The Rays 2016 season made clear that there are holes to fill, whether via trade or free agency, for the team to be more competitive next season. We see the most chatter about how the team might address their catcher situation: would they try to sign someone such as Jason Castro, or would they trade one of their arms for a bigger improvement like Derek Norris? Many have also talked about the need to add another proven arm to pair with Álex Colomé at the back end of the bullpen.
Looking at the Rays roster by value, it appears that a different position may be the one most in need of an upgrade: designated hitter. The Rays have a slew of bats capable of playing the position in 2017, but would a more consistent presence there help? Over the course of 2016, they had 16 (!!!) different players slot in at DH and cobbled together -0.5 WAR at the position.
Only four of the sixteen put up positive WAR as a DH: Brad Miller, Steve Pearce, Nick Franklin, and Logan Forsythe. None of those four played more than Pearce’s 12 games there because they were either utility men deployed all over the diamond (Franklin and Pearce) or because they spent most their time at a different position (Forsythe and Miller). The biggest contributor to the poor showing was Corey Dickerson, who played 61 games as a DH and had -0.2 WAR in that role.
So for all the fretting done over who the Rays will bring in to catch or how they will bolster their bullpen, the club may have a bigger question to answer: who will provide some stability at DH?
The most obvious answer could be Brad Miller. Although he only DH'd for 7 games (making it hard to make convincing inferences about his ability to avoid the usual "DH penalty"), he put up nearly half of the team's positive WAR at the position in that short time. He isn't a plus defender at any other position he played (he was worth 6.9 runs below average in 102 games at shortstop and 3.2 runs below average in 38 at first base, per Fangraphs), so maybe putting him in a position to take his glove off the diamond would provide value in two ways.
Miller appears slotted to play at first in 2017, however, after he was pushed there in late 2016 by the mid-season addition of slick-fielding shortstop Matt Duffy. With last year's opening first base platoon of Steve Pearce and Logan Morrison gone via trade and free agency Miller seems pretty set at first.
Without Miller to serve as DH, the Rays are left with a roster of role players to fill the position. This could include Nick Franklin, Tim Beckham or Richie Shaffer with the occasional starter needing to get off his feet thrown in. Two of the three players who got the most games at DH in 2016 are gone (Pearce and Morrison), while the one who got the lion's share, Dickerson, will presumably be out in left field for the majority of their games. Since such an arrangement didn't work for them last year, where can the Rays look to find some consistency at the position?
One possibility would be to re-sign Logan Morrison. He could slide back in at first, allowing Miller to serve as a full-time DH, fill in as DH himself (the two shared these positions when Duffy played SS in 2016). Alternatively, the Rays could make the decision to trust a platoon of guys like Nick Franklin and Mikie Mahtook to play left field, allowing Corey Dickerson to play most of the games at DH, similar to last year. Without Brandon Guyer around to soak up outfield innings in 2017, though, that might be a bit more of a stretch than it was in 2016.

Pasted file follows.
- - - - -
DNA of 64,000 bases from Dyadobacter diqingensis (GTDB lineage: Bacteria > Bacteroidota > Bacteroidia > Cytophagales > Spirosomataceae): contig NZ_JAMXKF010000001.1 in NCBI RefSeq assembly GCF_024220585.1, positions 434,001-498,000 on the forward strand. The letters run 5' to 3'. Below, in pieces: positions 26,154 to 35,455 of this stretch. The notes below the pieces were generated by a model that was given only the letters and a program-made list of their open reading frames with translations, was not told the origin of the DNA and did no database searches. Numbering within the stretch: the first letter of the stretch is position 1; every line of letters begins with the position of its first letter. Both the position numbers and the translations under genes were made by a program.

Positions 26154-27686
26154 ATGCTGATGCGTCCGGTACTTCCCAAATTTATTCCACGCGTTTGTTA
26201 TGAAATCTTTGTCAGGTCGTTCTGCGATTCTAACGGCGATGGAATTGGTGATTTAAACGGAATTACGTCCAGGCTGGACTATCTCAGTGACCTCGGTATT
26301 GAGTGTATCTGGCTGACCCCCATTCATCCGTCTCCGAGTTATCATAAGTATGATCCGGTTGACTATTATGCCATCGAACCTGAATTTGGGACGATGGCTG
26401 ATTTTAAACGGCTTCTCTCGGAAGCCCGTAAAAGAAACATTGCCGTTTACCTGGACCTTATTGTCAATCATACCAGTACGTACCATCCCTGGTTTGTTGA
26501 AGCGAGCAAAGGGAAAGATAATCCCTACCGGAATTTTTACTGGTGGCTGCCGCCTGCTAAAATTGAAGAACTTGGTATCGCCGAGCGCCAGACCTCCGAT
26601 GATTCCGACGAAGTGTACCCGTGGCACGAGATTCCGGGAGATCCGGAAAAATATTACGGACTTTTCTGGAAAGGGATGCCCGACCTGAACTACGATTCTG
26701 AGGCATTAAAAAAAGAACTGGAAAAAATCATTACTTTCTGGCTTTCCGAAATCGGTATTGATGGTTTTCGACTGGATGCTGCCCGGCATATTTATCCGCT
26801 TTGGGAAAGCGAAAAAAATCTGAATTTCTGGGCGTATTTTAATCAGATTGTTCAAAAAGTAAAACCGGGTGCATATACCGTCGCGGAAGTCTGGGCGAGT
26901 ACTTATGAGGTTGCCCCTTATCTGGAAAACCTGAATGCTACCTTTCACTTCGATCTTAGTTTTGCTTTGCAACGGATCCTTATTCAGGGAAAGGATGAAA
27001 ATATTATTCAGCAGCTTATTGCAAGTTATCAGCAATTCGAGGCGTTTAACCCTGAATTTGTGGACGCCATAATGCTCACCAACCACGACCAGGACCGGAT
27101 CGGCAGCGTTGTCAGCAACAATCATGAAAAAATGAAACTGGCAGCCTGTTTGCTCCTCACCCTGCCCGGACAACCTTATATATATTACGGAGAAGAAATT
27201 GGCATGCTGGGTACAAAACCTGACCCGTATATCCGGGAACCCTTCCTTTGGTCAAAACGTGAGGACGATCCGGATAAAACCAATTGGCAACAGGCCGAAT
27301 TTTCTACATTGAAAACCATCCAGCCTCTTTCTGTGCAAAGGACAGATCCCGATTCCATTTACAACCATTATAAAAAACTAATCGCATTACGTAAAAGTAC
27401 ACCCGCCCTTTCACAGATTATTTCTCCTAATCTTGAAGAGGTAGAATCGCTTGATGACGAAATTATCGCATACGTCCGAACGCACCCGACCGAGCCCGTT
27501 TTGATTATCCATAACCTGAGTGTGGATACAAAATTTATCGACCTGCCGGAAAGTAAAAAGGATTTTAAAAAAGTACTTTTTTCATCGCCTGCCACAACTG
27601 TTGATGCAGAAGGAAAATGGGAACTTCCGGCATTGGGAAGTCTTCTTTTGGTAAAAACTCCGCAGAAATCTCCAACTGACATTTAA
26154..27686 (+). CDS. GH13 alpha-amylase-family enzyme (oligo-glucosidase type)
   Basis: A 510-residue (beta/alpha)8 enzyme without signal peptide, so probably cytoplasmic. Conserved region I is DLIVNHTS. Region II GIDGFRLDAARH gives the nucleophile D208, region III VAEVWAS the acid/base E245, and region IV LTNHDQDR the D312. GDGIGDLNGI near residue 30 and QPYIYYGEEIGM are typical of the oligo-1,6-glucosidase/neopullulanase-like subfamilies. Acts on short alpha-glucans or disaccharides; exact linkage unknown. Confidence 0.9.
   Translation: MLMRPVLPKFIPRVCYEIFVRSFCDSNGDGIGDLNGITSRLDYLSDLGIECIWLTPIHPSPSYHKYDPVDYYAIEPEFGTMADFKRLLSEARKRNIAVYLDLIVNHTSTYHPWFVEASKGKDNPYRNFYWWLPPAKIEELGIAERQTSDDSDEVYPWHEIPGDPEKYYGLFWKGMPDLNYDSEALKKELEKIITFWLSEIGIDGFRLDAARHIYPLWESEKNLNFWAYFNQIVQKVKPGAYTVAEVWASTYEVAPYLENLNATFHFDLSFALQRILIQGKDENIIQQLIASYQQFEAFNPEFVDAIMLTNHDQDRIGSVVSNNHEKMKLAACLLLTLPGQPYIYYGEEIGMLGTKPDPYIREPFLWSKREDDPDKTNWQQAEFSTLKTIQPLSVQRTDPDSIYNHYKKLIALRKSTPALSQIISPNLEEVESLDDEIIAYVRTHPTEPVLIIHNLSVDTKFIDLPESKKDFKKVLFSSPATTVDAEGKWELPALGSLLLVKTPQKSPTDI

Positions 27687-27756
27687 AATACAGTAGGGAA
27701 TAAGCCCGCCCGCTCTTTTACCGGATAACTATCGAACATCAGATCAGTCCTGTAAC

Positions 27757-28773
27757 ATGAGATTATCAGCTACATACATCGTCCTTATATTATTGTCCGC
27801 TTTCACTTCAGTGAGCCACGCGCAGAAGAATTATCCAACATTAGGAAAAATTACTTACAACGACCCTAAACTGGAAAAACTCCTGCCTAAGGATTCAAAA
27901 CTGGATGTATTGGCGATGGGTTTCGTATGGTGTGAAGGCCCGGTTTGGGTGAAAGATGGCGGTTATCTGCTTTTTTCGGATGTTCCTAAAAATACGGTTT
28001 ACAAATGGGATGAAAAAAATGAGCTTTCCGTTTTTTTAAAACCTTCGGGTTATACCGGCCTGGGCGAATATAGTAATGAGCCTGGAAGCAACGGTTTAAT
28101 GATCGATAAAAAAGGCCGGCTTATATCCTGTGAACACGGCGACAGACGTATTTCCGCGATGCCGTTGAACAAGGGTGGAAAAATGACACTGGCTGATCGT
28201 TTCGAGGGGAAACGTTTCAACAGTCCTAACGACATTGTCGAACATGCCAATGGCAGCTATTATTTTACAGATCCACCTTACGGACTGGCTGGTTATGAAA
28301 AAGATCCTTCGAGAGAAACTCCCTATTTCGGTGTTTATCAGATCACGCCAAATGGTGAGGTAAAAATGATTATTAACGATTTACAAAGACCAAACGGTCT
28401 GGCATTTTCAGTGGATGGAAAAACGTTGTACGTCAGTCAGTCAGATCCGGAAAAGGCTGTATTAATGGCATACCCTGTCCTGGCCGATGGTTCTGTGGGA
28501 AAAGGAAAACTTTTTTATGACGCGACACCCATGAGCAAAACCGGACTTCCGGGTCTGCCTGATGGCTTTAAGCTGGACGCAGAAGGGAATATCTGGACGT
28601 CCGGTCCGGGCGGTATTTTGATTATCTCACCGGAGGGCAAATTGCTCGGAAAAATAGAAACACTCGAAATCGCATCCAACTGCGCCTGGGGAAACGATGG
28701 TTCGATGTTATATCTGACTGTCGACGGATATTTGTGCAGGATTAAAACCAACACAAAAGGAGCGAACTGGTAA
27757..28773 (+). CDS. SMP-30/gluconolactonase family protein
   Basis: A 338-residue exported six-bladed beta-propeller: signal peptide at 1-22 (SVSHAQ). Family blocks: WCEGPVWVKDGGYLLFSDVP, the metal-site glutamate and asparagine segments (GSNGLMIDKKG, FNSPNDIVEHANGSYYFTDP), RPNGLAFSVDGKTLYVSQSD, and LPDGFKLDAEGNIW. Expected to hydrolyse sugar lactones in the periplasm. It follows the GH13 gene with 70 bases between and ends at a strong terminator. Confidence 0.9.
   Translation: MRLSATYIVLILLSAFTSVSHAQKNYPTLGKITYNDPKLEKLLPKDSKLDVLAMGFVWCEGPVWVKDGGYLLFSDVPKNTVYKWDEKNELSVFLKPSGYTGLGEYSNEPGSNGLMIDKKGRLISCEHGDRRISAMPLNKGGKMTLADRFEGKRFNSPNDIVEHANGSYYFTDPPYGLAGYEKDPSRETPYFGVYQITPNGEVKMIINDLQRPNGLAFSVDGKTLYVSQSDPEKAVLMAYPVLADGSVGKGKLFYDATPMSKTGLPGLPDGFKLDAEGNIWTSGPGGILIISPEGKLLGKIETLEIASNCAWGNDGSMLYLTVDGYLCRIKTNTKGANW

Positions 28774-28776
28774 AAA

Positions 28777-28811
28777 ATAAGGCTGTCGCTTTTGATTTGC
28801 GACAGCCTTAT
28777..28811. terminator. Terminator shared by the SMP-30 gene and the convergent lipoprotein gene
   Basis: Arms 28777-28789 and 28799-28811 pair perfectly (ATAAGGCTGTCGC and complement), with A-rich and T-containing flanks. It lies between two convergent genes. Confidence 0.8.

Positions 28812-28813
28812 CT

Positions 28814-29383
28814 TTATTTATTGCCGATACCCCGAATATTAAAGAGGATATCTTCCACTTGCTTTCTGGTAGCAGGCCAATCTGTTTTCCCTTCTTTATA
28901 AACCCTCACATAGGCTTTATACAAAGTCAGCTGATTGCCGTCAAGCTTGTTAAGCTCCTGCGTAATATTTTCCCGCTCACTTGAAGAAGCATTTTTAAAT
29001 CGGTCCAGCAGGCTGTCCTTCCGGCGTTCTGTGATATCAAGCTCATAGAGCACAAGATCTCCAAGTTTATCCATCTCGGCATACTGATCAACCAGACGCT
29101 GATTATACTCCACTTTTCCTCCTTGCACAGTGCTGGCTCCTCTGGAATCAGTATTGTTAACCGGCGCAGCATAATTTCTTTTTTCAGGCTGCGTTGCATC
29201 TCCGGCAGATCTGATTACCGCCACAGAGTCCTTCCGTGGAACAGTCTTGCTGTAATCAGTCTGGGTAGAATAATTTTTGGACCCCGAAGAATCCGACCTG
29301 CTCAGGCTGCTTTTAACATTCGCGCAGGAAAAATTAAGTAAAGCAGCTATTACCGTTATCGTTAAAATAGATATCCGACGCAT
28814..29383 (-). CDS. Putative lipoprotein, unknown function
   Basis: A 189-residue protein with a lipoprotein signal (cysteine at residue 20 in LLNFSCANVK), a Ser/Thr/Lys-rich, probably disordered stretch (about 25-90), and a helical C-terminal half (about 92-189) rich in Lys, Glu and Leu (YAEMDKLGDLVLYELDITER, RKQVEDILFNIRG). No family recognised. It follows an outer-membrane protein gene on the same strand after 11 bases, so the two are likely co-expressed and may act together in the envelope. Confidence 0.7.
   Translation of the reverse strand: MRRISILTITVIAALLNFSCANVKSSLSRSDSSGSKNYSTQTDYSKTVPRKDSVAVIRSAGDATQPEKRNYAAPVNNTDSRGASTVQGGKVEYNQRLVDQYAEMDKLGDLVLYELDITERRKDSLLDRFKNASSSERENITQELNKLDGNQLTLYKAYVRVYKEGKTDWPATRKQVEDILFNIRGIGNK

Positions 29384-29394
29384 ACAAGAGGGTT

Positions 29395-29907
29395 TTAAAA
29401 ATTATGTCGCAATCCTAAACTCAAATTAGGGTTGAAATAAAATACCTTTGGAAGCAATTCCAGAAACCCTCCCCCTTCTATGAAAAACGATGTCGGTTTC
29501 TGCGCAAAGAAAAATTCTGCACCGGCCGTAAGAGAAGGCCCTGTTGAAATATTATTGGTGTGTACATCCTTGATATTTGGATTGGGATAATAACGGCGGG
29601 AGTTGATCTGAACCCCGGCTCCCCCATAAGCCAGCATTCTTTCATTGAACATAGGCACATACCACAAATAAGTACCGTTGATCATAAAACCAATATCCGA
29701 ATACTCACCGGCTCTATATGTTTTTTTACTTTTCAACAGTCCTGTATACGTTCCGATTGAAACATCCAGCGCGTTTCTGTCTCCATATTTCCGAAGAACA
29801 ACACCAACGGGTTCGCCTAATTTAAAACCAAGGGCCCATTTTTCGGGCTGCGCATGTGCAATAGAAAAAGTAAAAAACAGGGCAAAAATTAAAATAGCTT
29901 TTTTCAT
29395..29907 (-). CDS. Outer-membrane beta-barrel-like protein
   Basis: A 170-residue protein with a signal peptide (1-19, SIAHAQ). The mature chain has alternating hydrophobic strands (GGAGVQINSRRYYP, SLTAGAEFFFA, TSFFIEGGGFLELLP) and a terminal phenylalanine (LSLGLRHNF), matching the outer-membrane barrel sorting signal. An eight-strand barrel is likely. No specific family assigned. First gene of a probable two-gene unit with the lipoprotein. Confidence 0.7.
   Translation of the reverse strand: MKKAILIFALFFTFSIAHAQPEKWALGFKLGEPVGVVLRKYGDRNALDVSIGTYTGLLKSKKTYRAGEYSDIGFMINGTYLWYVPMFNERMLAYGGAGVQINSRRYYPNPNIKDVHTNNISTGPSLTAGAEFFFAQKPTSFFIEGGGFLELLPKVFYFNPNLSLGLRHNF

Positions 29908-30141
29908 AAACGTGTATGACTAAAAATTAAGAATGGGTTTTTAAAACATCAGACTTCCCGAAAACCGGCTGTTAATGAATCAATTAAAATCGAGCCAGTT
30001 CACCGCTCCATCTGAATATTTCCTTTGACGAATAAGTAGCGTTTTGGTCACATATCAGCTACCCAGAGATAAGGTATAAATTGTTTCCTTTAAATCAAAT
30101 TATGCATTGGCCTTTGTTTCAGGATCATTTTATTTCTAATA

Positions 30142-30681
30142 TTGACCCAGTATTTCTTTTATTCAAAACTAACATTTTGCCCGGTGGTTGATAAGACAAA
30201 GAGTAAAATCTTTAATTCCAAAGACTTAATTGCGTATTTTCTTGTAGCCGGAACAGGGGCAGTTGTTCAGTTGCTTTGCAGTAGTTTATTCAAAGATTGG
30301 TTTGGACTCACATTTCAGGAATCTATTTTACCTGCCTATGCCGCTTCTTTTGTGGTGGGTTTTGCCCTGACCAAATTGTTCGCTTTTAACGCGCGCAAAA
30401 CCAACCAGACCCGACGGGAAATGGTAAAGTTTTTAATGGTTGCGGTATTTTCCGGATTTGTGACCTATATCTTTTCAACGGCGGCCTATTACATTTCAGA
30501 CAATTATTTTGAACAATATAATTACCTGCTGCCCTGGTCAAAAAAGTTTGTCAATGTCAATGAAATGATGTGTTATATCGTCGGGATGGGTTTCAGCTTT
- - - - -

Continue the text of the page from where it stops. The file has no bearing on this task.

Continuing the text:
Finally, the Rays could look at adding a different player via free agency to play first base or left field. There are a number of available left fielders and first basemen remaining in the free agent pool, the Rays would just need to decide which player would work best for a price that would fit the limited payroll.
One interesting move would be signing former Met Alejandro De Aza to platoon in left field with Mahtook. While neither is a particularly good hitter on their own, Mahtook is a career 0.276 hitter versus lefties (compared to 0.192 against righties) and De Aza is a career 0.268 hitter against righties (compared to 0.235 against lefties). De Aza could be had for a relatively cheap deal and it's possible he and Mahtook could combine to form a solid platoon, similar to how the Indians leveraged the combination of Lonnie Chisenhall, Tyler Naquin, Guyer, Rajai Davis, and Coco Crisp to their advantage in 2016. Crisp himself is also available to sign via free agency, should be cheap, and has hit righties better in his career than lefties (0.269 to 0.257). Pairing either veteran with Mahtook could be a cheap way for the Rays to upgrade their lineup.
If the Rays wanted to go in the direction of signing a first baseman, both Justin Morneau and former Ray James Loney could provide good value. Neither player will wow offensively at this point in their careers, but both should come at an inexpensive price and have proven capable of manning first base in the past. Combined with what should be solid bats, they would be a good fit allowing Miller to slide to DH most of the time, and they could switch out with Miller when they needed a day off from the field. It's honestly hard to imagine, however, that the Rays would bring in Loney if they didn't think he was worth a roster spot last year, when they still owed him $8 million.
While other areas of improvement will undoubtedly be focal points this off-season, the Rays need to take advantage of the addition of Duffy and Miller's positional shift and shore up the biggest hole in their lineup: the DH. A little more consistency from that position, where teams expect to get plus offensive production, could help improve on their second-to-last finish in the AL in runs per game.